Ancient settlements, long buried and forgotten throughout the English countryside, are suddenly placing themselves back on the map –– and all thanks to the scorching heat wave gripping the Northern Hemisphere.
According to the Royal Commission on the Ancient and Historical Monuments of Wales, record-breaking temperatures that have scorched fields and farmland across the region have also produced a phenomenon called “cropmarks.” These tell-tale signs of ancient monuments and settlements were once fortification ditches, long eroded or plowed over, but still capable of holding water and nutrients. As a result, plants growing in these hidden manmade oases remain green during periods of extreme drought even as the surrounding vegetation wilts and browns.
As shown below, the best way to spot these fascinating signs of history are from the air.
Dr. Toby Driver, a senior aerial archeologist for the Royal Commission, has spent the last several weeks documenting known and newly discovered sites of interest. So far, dozens have appeared over the parched Wales landscape.
“I’ve not seen conditions like this since I took over the archaeological flying at the Royal Commission in 1997,” he told Wales Online. “So much new archaeology is showing — it is incredible.”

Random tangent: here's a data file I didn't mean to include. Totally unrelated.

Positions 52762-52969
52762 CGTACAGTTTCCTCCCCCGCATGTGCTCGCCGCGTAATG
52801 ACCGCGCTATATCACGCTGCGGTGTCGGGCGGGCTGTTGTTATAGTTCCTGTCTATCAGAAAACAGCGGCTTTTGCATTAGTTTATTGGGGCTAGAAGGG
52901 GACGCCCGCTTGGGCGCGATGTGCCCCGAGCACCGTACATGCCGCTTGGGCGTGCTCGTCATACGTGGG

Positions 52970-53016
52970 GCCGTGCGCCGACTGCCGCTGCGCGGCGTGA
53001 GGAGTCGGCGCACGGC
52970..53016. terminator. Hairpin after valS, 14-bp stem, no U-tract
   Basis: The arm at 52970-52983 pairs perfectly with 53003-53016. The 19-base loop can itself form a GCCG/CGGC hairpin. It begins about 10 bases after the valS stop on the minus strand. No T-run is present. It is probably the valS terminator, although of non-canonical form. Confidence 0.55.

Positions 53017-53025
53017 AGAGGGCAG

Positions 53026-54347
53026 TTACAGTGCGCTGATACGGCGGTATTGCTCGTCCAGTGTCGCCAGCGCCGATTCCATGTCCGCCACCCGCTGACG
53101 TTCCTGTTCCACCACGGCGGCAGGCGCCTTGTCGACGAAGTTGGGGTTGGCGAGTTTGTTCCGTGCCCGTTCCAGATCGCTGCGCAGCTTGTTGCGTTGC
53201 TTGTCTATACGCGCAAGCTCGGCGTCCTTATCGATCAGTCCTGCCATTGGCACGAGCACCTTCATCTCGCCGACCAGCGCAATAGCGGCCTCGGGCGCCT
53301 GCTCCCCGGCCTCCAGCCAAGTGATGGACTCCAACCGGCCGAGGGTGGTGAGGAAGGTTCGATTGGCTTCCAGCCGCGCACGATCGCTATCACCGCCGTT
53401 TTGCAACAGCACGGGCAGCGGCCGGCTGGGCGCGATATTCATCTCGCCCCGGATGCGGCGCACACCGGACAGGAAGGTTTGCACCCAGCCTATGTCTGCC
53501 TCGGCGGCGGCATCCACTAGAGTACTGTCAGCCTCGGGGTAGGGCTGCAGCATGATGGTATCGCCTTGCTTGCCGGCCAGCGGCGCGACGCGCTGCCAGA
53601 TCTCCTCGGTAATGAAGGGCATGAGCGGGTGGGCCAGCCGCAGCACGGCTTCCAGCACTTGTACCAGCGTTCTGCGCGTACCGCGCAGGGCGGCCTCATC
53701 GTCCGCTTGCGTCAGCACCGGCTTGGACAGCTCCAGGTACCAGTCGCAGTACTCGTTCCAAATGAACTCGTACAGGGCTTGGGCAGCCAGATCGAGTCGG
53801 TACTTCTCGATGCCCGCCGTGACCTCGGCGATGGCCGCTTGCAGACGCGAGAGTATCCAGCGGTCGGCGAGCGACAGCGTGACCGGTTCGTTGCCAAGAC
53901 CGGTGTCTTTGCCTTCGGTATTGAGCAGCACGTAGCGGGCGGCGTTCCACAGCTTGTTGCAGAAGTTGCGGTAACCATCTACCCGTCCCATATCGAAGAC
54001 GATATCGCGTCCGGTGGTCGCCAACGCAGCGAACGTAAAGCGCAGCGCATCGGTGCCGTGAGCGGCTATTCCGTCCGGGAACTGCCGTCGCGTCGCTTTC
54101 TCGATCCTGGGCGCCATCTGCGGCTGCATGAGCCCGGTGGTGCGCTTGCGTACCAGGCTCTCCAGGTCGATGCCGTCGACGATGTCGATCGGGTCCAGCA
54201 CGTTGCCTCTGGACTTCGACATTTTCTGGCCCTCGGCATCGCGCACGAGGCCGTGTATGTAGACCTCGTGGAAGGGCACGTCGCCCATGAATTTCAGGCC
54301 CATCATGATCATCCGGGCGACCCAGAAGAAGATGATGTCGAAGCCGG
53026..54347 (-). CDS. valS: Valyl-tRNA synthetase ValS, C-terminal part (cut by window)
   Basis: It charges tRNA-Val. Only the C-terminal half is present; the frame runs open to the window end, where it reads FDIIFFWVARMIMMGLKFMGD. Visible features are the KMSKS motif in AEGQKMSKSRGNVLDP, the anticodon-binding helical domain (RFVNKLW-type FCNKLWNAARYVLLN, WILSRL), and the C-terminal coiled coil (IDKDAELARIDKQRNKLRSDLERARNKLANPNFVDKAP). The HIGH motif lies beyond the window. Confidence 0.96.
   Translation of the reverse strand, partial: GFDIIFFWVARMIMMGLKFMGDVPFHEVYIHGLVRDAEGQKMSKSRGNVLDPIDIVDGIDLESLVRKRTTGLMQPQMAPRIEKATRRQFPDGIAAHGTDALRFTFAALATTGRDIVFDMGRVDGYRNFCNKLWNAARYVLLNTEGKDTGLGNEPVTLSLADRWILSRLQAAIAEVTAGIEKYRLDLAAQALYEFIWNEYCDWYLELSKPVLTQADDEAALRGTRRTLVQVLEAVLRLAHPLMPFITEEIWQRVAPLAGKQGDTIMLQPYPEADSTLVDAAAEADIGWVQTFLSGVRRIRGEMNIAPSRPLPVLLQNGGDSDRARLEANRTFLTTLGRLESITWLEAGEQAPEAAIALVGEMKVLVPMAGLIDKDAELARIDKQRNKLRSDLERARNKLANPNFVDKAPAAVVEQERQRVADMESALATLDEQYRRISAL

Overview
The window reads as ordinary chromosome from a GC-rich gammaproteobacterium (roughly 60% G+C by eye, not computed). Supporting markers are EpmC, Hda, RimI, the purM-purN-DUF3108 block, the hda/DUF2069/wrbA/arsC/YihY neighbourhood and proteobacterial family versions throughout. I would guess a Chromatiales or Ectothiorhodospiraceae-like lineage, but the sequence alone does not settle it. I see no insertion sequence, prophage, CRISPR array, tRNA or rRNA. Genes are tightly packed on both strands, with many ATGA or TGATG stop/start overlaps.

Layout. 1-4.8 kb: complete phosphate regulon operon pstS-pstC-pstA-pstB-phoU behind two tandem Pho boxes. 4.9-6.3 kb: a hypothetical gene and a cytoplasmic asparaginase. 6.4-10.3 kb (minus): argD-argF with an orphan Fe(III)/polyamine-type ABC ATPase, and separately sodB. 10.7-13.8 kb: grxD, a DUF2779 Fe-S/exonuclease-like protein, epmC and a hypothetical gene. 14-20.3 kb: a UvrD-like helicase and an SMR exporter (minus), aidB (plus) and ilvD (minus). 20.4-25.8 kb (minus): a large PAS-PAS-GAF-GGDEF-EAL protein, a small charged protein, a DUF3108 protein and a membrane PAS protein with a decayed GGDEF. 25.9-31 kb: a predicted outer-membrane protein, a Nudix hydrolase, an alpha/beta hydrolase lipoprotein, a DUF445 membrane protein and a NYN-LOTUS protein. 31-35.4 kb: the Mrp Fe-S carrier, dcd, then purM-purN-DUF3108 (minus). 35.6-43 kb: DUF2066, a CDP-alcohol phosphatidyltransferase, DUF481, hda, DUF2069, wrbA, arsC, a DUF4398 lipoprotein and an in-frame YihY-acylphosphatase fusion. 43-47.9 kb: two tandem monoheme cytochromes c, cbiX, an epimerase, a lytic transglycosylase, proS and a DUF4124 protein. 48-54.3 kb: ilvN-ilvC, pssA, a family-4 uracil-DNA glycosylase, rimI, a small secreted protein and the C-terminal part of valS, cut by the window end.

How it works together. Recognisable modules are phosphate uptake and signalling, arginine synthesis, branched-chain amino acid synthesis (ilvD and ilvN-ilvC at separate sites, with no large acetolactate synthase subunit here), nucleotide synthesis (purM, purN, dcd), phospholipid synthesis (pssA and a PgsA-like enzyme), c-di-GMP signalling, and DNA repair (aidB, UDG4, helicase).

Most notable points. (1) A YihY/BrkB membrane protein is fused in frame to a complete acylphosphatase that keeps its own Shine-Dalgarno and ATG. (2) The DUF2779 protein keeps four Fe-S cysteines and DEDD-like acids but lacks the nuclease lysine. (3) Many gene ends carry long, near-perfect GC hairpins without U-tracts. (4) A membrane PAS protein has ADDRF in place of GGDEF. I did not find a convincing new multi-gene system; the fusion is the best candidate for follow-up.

As quickly as the sites appeared, however, it only takes a break in the dry spell to quickly mask them under a sea of green. As such, the Royal Commission is in a race against time to document as many of these cropmarks as possible.
“With the drought expected to last at least another two weeks Toby will be surveying right across north and south Wales in a light aircraft to permanently record these discoveries for the National Monuments Record of Wales, before thunderstorms and rain wash away the markings until the next dry summer,” the group stated in a release.
According to Driver, while excavations of the sites are not currently planned, the newly discovered sites will keep the team busy for some time to come.
“The urgent work in the air now will lead to months of research in the office in the winter months to map and record all the sites which have been seen, and reveal their true significance,” he added.